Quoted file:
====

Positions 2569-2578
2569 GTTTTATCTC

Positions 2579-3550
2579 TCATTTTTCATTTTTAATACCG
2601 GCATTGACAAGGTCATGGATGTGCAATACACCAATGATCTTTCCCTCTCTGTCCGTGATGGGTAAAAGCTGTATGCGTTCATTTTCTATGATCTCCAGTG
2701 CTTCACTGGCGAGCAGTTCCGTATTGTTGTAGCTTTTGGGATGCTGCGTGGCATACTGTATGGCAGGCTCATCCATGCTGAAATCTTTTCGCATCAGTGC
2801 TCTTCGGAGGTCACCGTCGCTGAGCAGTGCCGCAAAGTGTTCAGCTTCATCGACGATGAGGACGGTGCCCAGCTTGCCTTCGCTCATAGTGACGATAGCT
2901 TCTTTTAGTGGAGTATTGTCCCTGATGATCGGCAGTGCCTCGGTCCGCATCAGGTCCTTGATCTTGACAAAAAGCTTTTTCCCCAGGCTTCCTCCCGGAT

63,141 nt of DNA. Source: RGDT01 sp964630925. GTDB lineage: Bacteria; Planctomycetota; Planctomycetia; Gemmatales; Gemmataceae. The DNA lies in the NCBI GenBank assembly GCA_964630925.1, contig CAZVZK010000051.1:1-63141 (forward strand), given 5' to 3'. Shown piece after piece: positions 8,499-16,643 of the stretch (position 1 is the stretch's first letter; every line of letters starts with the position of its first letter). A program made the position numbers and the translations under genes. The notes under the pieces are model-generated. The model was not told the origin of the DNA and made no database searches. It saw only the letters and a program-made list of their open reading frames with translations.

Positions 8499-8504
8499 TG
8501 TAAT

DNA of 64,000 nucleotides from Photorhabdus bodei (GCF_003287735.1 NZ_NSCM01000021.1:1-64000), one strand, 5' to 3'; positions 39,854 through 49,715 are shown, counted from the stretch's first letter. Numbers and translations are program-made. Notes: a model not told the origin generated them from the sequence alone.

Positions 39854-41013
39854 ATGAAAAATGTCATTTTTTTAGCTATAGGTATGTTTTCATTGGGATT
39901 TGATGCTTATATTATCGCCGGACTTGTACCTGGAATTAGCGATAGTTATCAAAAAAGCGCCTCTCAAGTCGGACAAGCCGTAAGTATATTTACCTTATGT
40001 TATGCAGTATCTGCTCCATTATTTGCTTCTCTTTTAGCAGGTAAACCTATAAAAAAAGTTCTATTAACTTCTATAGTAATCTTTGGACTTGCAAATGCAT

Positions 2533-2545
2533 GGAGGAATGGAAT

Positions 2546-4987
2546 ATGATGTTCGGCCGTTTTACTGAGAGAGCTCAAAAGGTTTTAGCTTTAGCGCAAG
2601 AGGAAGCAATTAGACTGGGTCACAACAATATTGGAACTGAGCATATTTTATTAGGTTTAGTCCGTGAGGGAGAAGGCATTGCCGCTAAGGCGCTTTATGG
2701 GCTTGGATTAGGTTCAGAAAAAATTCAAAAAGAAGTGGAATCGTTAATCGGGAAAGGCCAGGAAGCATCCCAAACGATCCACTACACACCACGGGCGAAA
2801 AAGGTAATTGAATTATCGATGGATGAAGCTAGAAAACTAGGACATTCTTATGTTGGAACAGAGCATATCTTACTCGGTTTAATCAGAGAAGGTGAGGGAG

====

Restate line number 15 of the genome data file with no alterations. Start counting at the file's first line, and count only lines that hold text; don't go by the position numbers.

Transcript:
39854 ATGAAAAATGTCATTTTTTTAGCTATAGGTATGTTTTCATTGGGATT